FARMACIA, 2018, Vol. 66, 3 514 ORIGINAL ARTICLE QbD APPROACH IN THE DEVELOPMENT OF ORAL LYOPHILISATES WITH IBUPROFEN FOR PAEDIATRIC USE ȘTEFANA SUCIU 1 , SONIA IURIAN 1 *, CATĂLINA BOGDAN 2 , RAREȘ IOVANOV 1 , LUCIA RUS 3 , MIRELA MOLDOVAN 2 , IOAN TOMUȚĂ 1 “Iuliu Hațieganu” University of Medicine and Pharmacy, Faculty of Pharmacy, Cluj-Napoca, Romania 1 Department of Pharmaceutical Technology and Biopharmacy, 41 V. Babeș Street, 400012 2 Department of Dermatology and Cosmetics, 12 I. Creangă Street, 400010 3 Department of Drug Analysis, 6 L. Pasteur Street, 400349 *corresponding author: Manuscript received: January 2018 Abstract Quality-by-Design (QbD) concept in drug formulation and development was introduced in order to achieve and ensure an adequate product quality through a good process understanding. By identifying the variability sources that influence the product features, the quality of the product can be built from the development phase. Applying the concept, in the current work it was intended to develop and characterize orodisperable lyophilisates (OLs) for paediatric use. The drug model used was ibuprofen and following risk assessment evaluation, twenty-five experimental formulations were prepared. With a D- optimal experimental design with six factors and two levels, the influence of the formulation factors on the desired quality target product profile was assessed (QTPP, the quality characteristics of a product that is intended to be achieved considering the aspects related to the safety and efficacy of the product): disintegration time, wetting time, mean dissolution time, texture and bio-adhesive features of the OLs were studied. During this experiment, it was observed that the type of the matrix forming and bio-adhesive agent influenced the disintegration time. All formulation factors influenced the wetting time, while no significant influence was observed for the bio-adhesive properties of the OLs. The hardness and rigidity of the OLs was increased by gelatine, while the methylcellulose and xanthan gum conducted to opposite results. The fracturability of the OLs was influenced only by the quantitative factors, respectively the percentage of the matrix forming agent and the bio-adhesive agent. The dissolution profile was slightly influenced by the type of bio-adhesive agent. The design space has been defined based on the obtained results. The QbD approach was successfully applied within this study and OLs with ibuprofen for paediatric use with desired pharmaceutical characteristics may be successfully obtained by lyophilisation. Rezumat Conceptul de calitate prin design (QbD) a fost introdus în formularea și dezvoltarea medicamentelor cu scopul de a obține și asigura o calitate adecvată a produsului, printr-o bună înțelegere a procesului. Prin identificarea surselor de variabilitate care influențează caracteristicile produsului, calitatea produsului poate fi construită din faza de dezvoltare a acestuia. Aplicând acest concept, în prezenta lucrare s-a urmărit dezvoltarea și caracterizarea liofilizatelor orale, concepute pentru uz pediatric. Ca și substanță model, s-a utilizat ibuprofenul, preparându-se douăzeci și cinci de formulări pe baza unui model experimental D-optimal, cu șase factori și două niveluri. S-a studiat influența factorilor de formulare asupra profilului de calitate dorit (QTPP – caracteristicile de calitate dorite ale produsului, ținând cont de siguranța și eficacitatea acestuia): timpul de dezintegrare, timpul de umectare, timpul mediu de dizolvare, textura și caracteristicile bio-adezive ale liofilizatelor. Principalele observații au fost: tipul formatorului de matrice și a agentului bio-adeziv care au influențat timpul de dezintegrare a liofilizatelor; toți factorii de formulare au influențat timpul de umectare, dar nu s-a observat o influență semnificativă asupra proprietăților bio-adezive conferite. Utilizarea gelatinei a condus la obținerea unor structuri mai rezistente, în timp ce utilizarea gumei xantan sau a metilcelulozei a condus la obținerea unor structuri fragile. Rata de fracturare a liofilizatelor a fost influențată doar de factori cantitativi, precum procentul formatorului de matrice și procentul de bio-adeziv utilizat. Profilul de dizolvare al liofilizatelor a fost ușor influențat de tipul polimerului bio-adeziv utilizat. Domeniul optim a fost definit în urma rezultatelor obținute. Conceptul de QbD a fost aplicat cu succes în cadrul acestui studiu, iar comprimatele orodispersabile cu ibuprofen pentru uz pediatric au arătat caracteristici de calitate dorite, ce pot fi obținute cu succes prin liofilizare.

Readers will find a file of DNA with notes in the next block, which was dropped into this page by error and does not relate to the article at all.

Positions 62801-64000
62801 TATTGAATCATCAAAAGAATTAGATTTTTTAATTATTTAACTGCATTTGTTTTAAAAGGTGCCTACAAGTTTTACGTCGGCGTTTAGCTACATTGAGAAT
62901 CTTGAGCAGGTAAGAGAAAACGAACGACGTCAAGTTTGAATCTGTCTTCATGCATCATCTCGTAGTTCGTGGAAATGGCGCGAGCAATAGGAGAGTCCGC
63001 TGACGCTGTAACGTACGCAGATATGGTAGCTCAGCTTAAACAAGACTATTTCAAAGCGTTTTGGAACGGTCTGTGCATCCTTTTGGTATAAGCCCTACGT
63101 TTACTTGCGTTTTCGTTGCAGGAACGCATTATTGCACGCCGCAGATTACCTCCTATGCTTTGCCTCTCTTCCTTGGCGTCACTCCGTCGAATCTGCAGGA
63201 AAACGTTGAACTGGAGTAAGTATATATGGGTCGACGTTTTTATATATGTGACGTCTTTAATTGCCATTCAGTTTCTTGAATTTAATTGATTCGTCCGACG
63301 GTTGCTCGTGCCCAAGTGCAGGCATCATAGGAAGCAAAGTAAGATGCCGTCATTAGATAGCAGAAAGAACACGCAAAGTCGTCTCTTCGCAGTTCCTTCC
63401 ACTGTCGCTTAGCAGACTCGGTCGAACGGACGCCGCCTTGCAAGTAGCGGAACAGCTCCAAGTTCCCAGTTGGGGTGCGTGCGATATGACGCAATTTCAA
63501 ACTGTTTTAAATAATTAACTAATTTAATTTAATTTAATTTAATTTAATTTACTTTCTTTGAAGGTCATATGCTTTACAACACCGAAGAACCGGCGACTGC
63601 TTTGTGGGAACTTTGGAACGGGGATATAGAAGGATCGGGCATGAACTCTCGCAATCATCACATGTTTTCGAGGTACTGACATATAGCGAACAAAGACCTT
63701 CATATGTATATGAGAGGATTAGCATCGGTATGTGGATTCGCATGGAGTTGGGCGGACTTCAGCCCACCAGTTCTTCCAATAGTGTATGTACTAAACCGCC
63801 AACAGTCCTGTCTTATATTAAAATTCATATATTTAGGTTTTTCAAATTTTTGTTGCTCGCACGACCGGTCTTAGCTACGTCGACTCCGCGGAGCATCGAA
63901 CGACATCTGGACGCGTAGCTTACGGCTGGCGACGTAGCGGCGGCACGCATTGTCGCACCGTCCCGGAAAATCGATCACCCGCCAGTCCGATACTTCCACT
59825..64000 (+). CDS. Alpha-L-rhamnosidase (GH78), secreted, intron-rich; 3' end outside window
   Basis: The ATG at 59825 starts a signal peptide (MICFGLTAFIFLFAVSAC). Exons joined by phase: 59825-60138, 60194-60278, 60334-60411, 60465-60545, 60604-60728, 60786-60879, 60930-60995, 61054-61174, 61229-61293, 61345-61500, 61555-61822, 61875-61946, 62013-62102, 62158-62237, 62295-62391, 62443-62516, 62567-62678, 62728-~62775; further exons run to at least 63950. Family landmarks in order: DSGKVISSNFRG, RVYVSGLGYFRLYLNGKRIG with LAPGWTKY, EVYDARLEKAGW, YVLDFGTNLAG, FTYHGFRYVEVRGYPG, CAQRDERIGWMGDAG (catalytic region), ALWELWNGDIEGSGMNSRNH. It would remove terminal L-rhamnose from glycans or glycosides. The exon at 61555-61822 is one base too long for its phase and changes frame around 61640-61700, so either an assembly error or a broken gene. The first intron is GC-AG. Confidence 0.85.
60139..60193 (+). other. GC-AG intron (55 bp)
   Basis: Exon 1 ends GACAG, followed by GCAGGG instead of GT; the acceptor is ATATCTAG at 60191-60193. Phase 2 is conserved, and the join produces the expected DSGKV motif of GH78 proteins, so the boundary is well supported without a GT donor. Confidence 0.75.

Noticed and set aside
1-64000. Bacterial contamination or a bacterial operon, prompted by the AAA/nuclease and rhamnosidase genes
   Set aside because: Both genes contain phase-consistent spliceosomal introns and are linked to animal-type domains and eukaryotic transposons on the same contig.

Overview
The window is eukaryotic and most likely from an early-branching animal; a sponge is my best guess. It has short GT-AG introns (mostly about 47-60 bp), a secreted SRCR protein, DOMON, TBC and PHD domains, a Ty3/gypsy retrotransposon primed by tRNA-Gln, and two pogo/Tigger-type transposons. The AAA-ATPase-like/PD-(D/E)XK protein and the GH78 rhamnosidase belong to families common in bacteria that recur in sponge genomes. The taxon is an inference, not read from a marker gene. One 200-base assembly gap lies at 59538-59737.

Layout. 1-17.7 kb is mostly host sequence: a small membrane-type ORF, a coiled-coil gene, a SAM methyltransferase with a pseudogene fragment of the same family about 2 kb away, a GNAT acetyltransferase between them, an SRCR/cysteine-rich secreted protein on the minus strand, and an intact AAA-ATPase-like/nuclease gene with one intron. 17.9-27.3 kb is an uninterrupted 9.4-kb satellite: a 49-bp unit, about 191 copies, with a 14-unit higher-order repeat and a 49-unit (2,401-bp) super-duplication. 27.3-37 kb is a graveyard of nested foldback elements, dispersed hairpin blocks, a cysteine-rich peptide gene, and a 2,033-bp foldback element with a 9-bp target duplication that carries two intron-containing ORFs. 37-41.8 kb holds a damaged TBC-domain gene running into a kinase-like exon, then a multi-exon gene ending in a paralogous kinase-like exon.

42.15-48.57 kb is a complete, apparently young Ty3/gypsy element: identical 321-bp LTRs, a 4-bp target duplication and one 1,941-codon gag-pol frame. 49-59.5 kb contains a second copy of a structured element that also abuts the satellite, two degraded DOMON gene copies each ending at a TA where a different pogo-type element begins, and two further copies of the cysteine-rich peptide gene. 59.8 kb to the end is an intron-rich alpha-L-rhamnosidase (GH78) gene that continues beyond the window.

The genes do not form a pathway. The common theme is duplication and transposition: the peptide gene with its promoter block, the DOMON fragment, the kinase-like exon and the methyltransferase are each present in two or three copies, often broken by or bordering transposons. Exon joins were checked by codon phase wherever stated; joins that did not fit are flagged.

Keywords: orodispersable tablets, paediatric drugs, pharmaceutical development, Quality-by-Design (QbD) Introduction Recent recommendations of the European Medicine Agency (EMA) and World Health Organization (WHO) concerning the paediatric dosage forms are referring to development of formulations that require minimum handling before administration. In addition to that, it is recommended to develop flexible dosage forms, with emphasis on the easy drug administration [3, 19]. The oral route represents the most common